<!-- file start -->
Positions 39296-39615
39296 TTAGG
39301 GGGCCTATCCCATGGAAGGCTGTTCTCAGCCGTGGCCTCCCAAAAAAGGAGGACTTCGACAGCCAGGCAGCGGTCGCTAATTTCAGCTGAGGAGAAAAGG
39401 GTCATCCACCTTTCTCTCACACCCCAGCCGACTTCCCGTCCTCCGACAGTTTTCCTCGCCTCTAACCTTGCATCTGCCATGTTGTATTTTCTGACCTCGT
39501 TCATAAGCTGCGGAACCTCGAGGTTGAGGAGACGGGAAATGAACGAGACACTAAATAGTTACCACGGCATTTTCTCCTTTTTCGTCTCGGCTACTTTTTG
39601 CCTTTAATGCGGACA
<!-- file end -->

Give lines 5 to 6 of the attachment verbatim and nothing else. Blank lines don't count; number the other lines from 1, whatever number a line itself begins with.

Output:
39501 TCATAAGCTGCGGAACCTCGAGGTTGAGGAGACGGGAAATGAACGAGACACTAAATAGTTACCACGGCATTTTCTCCTTTTTCGTCTCGGCTACTTTTTG
39601 CCTTTAATGCGGACA